31. By contrast, because of the inter-linkages between the
three pillars and the particular responsibilities of developed
countries in the domestic support and export competition pillars, it
is necessary at this stage to put some shape around the core approach
for dealing with sensitive products, which is necessarily driven by
the tariff structures and instruments used by developed countries.
32. Tariff lines which currently incorporate out-of-quota
tariff rates will be considered a very close approximation of the
maximum permissible number of tariff lines for sensitive products.
33. The principle of ‘substantial improvement’ will apply to
each tariff line.
34. ‘Substantial improvement’ will be achieved through
combinations of tariff quota commitments and tariff reductions
applying to each tariff line. However, balance in this negotiation
will be found only if the final negotiated result also reflects the
sensitivity of the product concerned.
35. Some element of MFN-based tariff quota expansion will be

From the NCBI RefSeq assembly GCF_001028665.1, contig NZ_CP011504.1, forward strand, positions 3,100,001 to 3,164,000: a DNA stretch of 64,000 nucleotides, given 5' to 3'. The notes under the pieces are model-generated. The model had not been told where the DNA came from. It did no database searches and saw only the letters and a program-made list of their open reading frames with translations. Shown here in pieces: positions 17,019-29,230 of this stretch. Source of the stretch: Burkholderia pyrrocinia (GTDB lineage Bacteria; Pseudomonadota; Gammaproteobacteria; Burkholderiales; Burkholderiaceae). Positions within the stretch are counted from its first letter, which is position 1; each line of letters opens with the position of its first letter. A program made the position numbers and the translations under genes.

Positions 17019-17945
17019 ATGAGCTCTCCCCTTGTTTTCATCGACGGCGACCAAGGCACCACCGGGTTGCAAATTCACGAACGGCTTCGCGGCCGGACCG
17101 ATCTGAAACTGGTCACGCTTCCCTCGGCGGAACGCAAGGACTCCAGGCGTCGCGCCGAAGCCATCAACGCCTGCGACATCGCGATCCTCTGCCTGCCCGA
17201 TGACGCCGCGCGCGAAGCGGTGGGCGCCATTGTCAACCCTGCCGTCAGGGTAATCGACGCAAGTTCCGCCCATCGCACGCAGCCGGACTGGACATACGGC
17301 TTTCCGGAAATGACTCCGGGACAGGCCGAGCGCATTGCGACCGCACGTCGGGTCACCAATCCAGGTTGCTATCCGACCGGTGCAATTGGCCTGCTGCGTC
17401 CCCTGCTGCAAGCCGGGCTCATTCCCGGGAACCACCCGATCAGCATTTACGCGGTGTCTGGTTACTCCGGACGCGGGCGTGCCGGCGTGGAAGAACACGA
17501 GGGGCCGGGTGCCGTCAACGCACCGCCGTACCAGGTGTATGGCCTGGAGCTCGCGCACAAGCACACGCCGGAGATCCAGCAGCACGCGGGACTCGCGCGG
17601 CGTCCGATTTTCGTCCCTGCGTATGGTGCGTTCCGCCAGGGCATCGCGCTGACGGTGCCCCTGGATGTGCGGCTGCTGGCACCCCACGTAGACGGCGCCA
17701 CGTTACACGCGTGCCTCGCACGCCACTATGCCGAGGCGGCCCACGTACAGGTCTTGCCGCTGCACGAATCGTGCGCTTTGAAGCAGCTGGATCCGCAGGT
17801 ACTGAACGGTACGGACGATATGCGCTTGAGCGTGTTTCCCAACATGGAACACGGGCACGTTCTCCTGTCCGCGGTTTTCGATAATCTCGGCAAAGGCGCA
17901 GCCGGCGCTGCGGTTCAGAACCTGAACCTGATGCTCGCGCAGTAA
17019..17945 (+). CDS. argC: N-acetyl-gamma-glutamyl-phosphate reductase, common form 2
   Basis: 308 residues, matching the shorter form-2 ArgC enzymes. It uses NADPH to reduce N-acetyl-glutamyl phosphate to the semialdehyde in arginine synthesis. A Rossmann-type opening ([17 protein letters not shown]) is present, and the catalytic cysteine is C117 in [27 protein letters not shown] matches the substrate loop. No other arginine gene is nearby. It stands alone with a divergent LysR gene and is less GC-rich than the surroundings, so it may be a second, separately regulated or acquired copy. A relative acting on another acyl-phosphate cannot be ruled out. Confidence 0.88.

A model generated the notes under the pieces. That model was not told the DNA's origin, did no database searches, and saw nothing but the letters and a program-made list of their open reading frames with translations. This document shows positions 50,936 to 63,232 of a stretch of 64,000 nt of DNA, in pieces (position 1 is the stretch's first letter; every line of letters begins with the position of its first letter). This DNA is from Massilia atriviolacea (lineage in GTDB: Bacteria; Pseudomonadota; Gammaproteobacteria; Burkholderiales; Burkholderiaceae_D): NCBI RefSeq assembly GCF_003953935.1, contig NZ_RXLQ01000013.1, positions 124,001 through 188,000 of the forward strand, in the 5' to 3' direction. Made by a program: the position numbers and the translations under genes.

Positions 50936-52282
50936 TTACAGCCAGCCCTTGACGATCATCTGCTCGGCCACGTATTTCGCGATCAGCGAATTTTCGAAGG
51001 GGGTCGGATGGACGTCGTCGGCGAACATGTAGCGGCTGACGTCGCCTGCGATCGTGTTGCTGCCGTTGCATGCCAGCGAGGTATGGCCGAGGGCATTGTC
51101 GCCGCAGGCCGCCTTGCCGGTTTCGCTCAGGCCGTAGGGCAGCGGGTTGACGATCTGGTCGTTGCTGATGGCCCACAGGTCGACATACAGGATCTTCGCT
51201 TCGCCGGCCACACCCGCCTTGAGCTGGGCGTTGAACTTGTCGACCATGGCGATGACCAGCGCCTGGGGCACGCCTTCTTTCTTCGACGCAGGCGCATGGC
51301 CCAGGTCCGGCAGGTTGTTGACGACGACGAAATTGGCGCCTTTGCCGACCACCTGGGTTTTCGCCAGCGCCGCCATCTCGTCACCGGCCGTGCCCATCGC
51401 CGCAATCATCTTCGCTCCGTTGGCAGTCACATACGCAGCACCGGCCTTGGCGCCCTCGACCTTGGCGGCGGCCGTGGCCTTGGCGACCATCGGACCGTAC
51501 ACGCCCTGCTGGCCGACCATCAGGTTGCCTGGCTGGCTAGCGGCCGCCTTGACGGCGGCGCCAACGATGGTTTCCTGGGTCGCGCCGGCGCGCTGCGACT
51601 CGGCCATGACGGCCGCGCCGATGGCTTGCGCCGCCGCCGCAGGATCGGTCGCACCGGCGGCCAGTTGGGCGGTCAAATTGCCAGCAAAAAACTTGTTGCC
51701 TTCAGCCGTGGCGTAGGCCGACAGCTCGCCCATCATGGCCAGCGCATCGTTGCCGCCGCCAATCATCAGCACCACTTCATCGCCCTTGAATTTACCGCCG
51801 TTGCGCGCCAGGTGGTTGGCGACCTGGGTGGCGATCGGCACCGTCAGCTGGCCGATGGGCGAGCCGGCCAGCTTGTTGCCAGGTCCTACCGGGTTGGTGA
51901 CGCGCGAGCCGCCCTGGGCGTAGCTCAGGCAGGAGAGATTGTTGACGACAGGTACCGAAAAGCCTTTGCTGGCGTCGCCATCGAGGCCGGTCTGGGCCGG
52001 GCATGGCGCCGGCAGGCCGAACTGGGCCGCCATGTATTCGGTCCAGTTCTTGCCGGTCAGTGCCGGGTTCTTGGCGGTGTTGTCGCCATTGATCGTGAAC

required for each tariff quota line. A base for such an expansion will
be established, taking account of coherent and equitable criteria to
be developed in the negotiations. A minimum cut in the
out-of-quota-tariff rate will be established.
36. Other elements that will give the flexibility required
to reach a final balanced result include reduction or elimination of
in-quota tariff rates and improvements in tariff quota administration
for existing tariff quotas.
37. Tariff escalation will be addressed through a formula to
38. The question of the special agricultural safeguard (SSG)
remains under negotiation.
Special and differential treatment